Date   

Re: Water coming in at portside from a previous wrong repair

Ken Powers SV Aquarius <ken@...>
 

Hello Victor,

I agree with Bill to get a professional opinion!  But, I do have some comments and would like to know if they make sense.  

1.  Do not let anyone patch this from the inside.  This will continue to allow water to get into the fiberglass.  This repair would just be an infected bandaid causing more problems in the future.  You need to find the place where the water enters.

2.  Once you find the place where the water is entering - grind it down, pour lots of alcohol down the crack, then put some Creek Crack cure down it.

3.  Then a few layers of fiberglass, then some Gelcoat.

4.  I would not seal from the interior.  This might trap some moisture in your fiberglass causing more problems in the future.

Just something to think about.

Best,

Ken Powers
Aquarius


Re: Climma Air Conditioning from shore power

Matt Salatino
 

If you REALLY want confusing, Japan’s power is 100 v. 
50 Hz in the east, and 60 Hz in the west. They use the same outlets as the US. 
That must make appliance manufacturers, crazy!

~~~⛵️~~~Matt

On Feb 2, 2021, at 11:30 PM, Brent Cameron <brentcameron61@...> wrote:

[Edited Message Follows]
[Reason: Typo]

Actually Matt is right, the US (and Canadian) standard is 120Volts AC +/- 5% (which is 114 to 126 Volts) at 60 Hertz.

Way back in the early days, Edison (who won the power battle with AC power over Tesla’s DC), had set the standard at 110 VAC to ensure that houses at the end of lines could at least get 100 VAC and many appliances were labeled that way but the standard was changed to 115V in about the 1930’s and then in 1984, the NEC mandated 120V +/- 5%.    It has been creeping up to make power transmission more efficient with the existing gauges of wire used.  

Normal residential power is delivered  as single phase from each leg of the transformer at 120 VAC to neutral with the other leg to neutral being 180 degrees out of phase (so the two hot wires together will give 240 VAC - still at 60 Hertz).   Industrial systems (and some marinas) use 3 phase power because it is more efficient and that system has three hot legs, each of which is at 120 VAC to neutral but 208 VAC to another leg as the power is out of phase by only 120˚.  Think of the power as coming in on a Sine wave oscillating at 60 Hertz.  When you combine those three phases together you get 360 degrees (or 120 degrees on each of three legs).     The net of it is that your boat can see anything from 208 to 240 VAC if you join two hot legs together or 120 VAC if you just use one hot leg to neutral.  All 60 Hertz and +/-5%.  

Most devices labelled 110VAC will have no difficulty at all at 120VAC.  NEMA rated motors will go +/- 10% of their nameplate voltages.   Old incandescent bulbs might burn a bit hotter (as might the element on your stove or hair dryer) but the motors will take to it just fine as will your electronics.

Brent Cameron, Future Amel owner & Amel Owner's Registry Moderator

--
Brent Cameron

Future Amel Owner & Amel Owner Registry Moderator

Oro-Medonte, Ontario, Canada


Re: Climma Air Conditioning from shore power

Brent Cameron
 
Edited

Actually Matt is right, the US (and Canadian) standard is 120Volts AC +/- 5% (which is 114 to 126 Volts) at 60 Hertz.

Way back in the early days, Edison (who won the power battle with AC power over Tesla’s DC), had set the standard at 110 VAC to ensure that houses at the end of lines could at least get 100 VAC and many appliances were labeled that way but the standard was changed to 115V in about the 1930’s and then in 1984, the NEC mandated 120V +/- 5%.    It has been creeping up to make power transmission more efficient with the existing gauges of wire used.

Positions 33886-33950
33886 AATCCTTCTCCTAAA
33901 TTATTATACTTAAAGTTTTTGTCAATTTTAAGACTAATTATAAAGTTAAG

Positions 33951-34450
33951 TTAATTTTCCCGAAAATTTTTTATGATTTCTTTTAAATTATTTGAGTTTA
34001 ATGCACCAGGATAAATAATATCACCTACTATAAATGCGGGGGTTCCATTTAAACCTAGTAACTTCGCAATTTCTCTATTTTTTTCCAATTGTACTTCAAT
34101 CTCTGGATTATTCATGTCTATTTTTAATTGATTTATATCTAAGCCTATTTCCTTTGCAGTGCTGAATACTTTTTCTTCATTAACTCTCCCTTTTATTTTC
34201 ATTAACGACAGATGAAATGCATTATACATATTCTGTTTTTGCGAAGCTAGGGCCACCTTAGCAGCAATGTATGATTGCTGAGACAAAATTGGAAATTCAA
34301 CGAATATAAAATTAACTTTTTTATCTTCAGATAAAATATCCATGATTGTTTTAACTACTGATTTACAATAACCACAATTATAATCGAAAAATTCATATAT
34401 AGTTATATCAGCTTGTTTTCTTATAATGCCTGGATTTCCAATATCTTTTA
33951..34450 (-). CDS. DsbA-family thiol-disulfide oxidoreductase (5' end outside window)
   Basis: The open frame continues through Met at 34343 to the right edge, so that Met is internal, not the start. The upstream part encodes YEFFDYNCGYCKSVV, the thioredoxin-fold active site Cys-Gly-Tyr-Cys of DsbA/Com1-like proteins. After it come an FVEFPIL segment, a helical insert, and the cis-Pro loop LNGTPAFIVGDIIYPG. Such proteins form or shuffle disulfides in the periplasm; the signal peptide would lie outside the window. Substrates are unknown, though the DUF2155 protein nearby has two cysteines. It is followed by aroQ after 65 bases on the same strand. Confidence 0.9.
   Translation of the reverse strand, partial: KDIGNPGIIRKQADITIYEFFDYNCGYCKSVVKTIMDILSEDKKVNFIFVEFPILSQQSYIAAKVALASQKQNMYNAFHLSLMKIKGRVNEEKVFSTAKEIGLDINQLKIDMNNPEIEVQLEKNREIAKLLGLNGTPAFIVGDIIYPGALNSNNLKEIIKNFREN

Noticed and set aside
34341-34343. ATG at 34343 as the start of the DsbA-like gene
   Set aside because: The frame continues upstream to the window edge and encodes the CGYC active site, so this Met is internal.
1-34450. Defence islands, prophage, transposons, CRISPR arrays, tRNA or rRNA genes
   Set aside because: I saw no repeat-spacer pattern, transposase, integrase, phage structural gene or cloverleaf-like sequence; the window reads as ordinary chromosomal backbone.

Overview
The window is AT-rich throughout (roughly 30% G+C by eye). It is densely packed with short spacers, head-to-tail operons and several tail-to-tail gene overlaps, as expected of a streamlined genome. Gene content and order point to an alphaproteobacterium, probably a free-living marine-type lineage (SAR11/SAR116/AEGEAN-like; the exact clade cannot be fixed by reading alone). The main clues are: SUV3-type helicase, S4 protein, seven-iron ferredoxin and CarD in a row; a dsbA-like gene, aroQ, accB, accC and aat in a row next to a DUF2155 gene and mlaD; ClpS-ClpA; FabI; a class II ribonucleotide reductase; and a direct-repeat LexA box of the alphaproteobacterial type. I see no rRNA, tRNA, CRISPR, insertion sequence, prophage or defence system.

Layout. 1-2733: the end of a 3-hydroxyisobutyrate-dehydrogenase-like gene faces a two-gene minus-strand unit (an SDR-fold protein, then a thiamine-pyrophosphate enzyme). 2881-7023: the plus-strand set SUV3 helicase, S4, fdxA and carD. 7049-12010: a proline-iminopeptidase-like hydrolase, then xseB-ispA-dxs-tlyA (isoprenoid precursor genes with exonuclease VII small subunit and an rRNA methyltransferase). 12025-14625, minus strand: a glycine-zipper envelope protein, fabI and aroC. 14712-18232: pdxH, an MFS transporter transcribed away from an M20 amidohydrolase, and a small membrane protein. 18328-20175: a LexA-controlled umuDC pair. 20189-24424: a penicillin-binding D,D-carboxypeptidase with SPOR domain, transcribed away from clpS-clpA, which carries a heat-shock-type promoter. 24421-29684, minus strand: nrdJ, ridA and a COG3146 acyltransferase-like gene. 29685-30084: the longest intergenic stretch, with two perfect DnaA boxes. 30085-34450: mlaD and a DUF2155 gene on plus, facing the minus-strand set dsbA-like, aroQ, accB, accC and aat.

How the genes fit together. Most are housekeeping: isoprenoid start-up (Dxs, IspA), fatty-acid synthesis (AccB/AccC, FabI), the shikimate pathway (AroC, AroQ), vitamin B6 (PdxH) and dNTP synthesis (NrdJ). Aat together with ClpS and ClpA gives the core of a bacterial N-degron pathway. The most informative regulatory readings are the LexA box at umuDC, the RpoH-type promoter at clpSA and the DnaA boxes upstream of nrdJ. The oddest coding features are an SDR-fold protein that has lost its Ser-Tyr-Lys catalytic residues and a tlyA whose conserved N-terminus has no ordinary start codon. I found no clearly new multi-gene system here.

Normal residential power is delivered  as single phase from each leg of the transformer at 120 VAC to neutral with the other leg to neutral being 180 degrees out of phase (so the two hot wires together will give 240 VAC - still at 60 Hertz).   Industrial systems (and some marinas) use 3 phase power because it is more efficient and that system has three hot legs, each of which is at 120 VAC to neutral but 208 VAC to another leg as the power is out of phase by only 120˚.  Think of the power as coming in on a Sine wave oscillating at 60 Hertz.  When you combine those three phases together you get 360 degrees (or 120 degrees on each of three legs).     The net of it is that your boat can see anything from 208 to 240 VAC if you join two hot legs together or 120 VAC if you just use one hot leg to neutral.  All 60 Hertz and +/-5%.  

Most devices labelled 110VAC will have no difficulty at all at 120VAC.  NEMA rated motors will go +/- 10% of their nameplate voltages.   Old incandescent bulbs might burn a bit hotter (as might the element on your stove or hair dryer) but the motors will take to it just fine as will your electronics.

Brent Cameron, Future Amel owner & Amel Owner's Registry Moderator

--
Brent Cameron

Future Amel Owner & Amel Owner Registry Moderator

Oro-Medonte, Ontario, Canada


Re: Climma Air Conditioning from shore power

Peter de Groot
 

Thank you Bill, Matt and Tom,
Just to clarify, when I refer to plugging into shore power, for this discussion I mean 230VAC 50A shore power in NorthAmerica.  (Yes 60 Hz).  The previous owners converted the Amel cable to feed 2 hot legs and a ground (no neutral).  Again, the previous owners claim (and I believe)were able to run the AC from this power source.

The wire removed was the A to B connection on the diagram

Peter
SM 207


Re: Climma Air Conditioning from shore power

 

Peter,

You definitely have a ground fault in some device on your boat. A ground fault will trip a pedestal breaker in a marina much faster than a ground fault will trip the main breaker on your 220-volt panel because the sensitivity for ground faults in a marina is very high, especially in the US where marinas do not want to be sued for injury.

I suggest you get an electrician to isolate which device is causing a ground fault.